Monday, 15 January 2018
Miracles don't always look like we expect them to look. Of course, I'm not going to stand here and claim that God doesn't send instant, life changing miracles our way - because I would be flooded with examples otherwise, but I think more my argument is - that God is really working miracles all the time, well before we know that we need them - sending them in ways we don't expect.
For example - During chemo I am given a drug called Doxorubicin. Contained in this drug is organic material, a bacteria that is found predominately in soil and decaying vegetation and is delivered using plant virus nano particles. This creates a part of my chemotherapy regimen, is bright red, and is administered by a carefully trained nurse, by hand. The reason it is administered in this way is for my protection. The nurse was telling Brad and I on Friday that if this particular chemical in any way spilled onto my skin, or into surrounding tissues, not only would it immediately kill those tissues but, before it did, would transfer to other cells and kill those as well making it very difficult to stop. The nurse ensures that this drug is administered to my vein only - where it does not kill the vein cells but instead finds and kills the cancer cells.
As I was listening to my nurse describe this process, I was absolutely blown away. It is a MIRACLE. Somewhere along the line, whether this person recognized it or not, I believe that God gave them the idea, ability and smarts in order to not only understand how all of these complicated processes work, but also to get them to work not only on my behalf, but for any person who has lymphoma, effectively working to save lives. Yet, I think - me, and in particular people of faith - tend to get discouraged when we don't "get" a miracle that looks like we think it should look.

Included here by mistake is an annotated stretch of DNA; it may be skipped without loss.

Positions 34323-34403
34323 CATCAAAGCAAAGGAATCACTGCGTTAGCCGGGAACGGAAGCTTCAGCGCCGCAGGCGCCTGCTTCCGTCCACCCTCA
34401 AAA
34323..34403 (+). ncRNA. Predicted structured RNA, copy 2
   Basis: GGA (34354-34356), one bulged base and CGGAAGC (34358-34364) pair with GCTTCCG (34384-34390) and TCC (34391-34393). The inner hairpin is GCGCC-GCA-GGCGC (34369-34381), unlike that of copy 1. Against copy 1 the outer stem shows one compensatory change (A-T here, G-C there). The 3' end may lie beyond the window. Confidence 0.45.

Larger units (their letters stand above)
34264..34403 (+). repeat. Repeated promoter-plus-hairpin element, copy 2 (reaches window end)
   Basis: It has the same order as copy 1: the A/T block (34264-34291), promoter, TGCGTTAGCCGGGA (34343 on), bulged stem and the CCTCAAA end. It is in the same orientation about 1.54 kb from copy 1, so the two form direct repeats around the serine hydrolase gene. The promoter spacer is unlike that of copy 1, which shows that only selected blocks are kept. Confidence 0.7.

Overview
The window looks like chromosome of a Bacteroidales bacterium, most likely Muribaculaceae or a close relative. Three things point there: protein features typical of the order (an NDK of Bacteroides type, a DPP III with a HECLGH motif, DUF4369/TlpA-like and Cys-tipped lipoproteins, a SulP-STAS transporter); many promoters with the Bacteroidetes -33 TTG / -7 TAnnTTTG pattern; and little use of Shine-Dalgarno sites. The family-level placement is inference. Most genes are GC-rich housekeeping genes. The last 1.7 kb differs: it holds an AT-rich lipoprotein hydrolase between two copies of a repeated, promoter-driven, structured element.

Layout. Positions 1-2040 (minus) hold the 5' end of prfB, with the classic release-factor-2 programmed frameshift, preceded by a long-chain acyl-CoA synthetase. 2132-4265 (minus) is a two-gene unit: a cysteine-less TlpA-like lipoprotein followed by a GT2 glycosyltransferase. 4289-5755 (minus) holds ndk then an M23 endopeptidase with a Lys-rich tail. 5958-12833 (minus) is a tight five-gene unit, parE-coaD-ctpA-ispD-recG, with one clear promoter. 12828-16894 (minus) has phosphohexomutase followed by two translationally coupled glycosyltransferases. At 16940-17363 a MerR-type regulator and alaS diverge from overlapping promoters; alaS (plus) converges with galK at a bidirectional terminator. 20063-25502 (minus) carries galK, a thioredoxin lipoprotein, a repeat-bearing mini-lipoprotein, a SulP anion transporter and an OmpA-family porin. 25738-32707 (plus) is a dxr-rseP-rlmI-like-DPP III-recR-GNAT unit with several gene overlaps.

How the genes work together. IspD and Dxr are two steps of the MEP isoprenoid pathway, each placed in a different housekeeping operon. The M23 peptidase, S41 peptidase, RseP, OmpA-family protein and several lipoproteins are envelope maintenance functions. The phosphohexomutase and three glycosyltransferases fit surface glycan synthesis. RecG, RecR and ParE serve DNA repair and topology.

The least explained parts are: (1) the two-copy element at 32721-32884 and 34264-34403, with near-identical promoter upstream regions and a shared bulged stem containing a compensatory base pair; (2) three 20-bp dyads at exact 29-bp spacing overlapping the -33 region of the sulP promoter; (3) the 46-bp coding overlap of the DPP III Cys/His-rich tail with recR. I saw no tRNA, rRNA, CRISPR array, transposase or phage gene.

Have I prayed for God to heal this lymphoma immediately? Of course. So far though, it hasn't happened like that. In response God said - trust me. Follow me. Let me lead you step by step. It is that image of me taking his hand, and letting him lead me that has informed me in my decisions to work exclusively with the information and recommendations of my Oncologist. In essence God has put Dr. Chua and his team in my life to work as healers. To me this is no less miraculous than God working an immediate miracle in my body. In that, the journey becomes all the more precious. God is still, my strength, my comfort, my song, and my healer - but I get to walk with people, build relationships with people, and ultimately face some fears in my life.
I never took the time to imagine a cancer chemo infusion room. That was far too terrifying for me. But, what I have found is nothing short of the presence of a loving savior walking amongst the chairs and beds in that room. Each time, I see people in all stages of cancer, I was scared that the chemo room would be a place of desperation and sadness, and though it sometimes is - instead I have found a place of light, positivity and hope. A collective of people banded together to fight the same evil disease bravely, with laughter, joy, peace, questions and generosity. A deep concern not for strangers, but for fellow humanity walking the same steps, fighting the same fight. A place where love and life, fear and death all culminate, and as each cancer warrior faces it head on, a place where miracles happen each and every day, and the enduring hope that a miracle will happen for each person there.
For my scientific friends - please forgive my clunky explanation of Doxorubicin. For sources and more info:
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